Perhaps her story begins in a cold, seaside town, with a wardrobe that includes a cashmere cable-knit turtleneck with a flared leather miniskirt or balloon-leg pants tucked into her boots. She also has a nautical-striped sweater and sailor-style pants in black double-face wool.
And she has heavy black wool coats with strong shoulders and fitted waists. Did the officer's coat with the gold hardware, crest and embroidered stripes belong to her or her lover?
Costa said the collection was loosely based on the 1960s Russian film "Ivan's Childhood," set during World War II. It was about the coming together of masculine military looks and feminine softness.
It's a "modern uniform," Costa said in his notes.
Geometric shapes are familiar ground for Costa, but the more refined tailoring and menswear-driven fabrics are a shift for the designer who recently has experimented more with raw edges and looser shapes. These clothes couldn't have been sharper.
First out was a plaid coat with a trench-style collar, oversized pockets and small rectangular cutouts. Other chic outerwear options included coats with knife-pleat backs, and a plaid belted overcoat with patches of shiny black vinyl.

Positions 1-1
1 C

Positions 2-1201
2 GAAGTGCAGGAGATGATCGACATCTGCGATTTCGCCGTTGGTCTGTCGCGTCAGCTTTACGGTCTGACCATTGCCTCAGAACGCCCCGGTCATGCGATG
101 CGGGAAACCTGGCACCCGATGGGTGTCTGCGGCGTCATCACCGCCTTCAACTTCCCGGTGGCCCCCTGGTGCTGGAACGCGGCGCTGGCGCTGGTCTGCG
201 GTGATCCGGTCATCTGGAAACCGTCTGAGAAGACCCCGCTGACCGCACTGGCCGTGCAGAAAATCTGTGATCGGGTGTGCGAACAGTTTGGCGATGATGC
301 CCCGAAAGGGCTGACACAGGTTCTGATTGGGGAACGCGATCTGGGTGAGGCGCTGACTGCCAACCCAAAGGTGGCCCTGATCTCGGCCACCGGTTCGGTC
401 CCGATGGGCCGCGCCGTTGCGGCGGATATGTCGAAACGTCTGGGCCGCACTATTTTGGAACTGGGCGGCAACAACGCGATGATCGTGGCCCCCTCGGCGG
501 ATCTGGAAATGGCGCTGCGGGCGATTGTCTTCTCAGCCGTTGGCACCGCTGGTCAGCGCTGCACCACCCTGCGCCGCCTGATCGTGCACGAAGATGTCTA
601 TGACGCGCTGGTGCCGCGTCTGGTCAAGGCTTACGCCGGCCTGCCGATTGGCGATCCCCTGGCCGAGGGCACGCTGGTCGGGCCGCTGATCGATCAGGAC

A black tuxedo coatdress with sharp shoulders, pleated details and a double buckle was nothing you'd want to cover up.
Once again Lazaro Hernandez and Jack McCollough came up with something new and fascinating.
In a long shuttered, 19th-century building said to have been the first high-rise in New York City, the designers displayed a restrained color palette of white, black and subtle pastels that included mint and peach.
That enabled them to place the focus squarely on the beautiful fabrics, not only rich and soft but also mind-bendingly complex in their construction, to hear the designers describe it.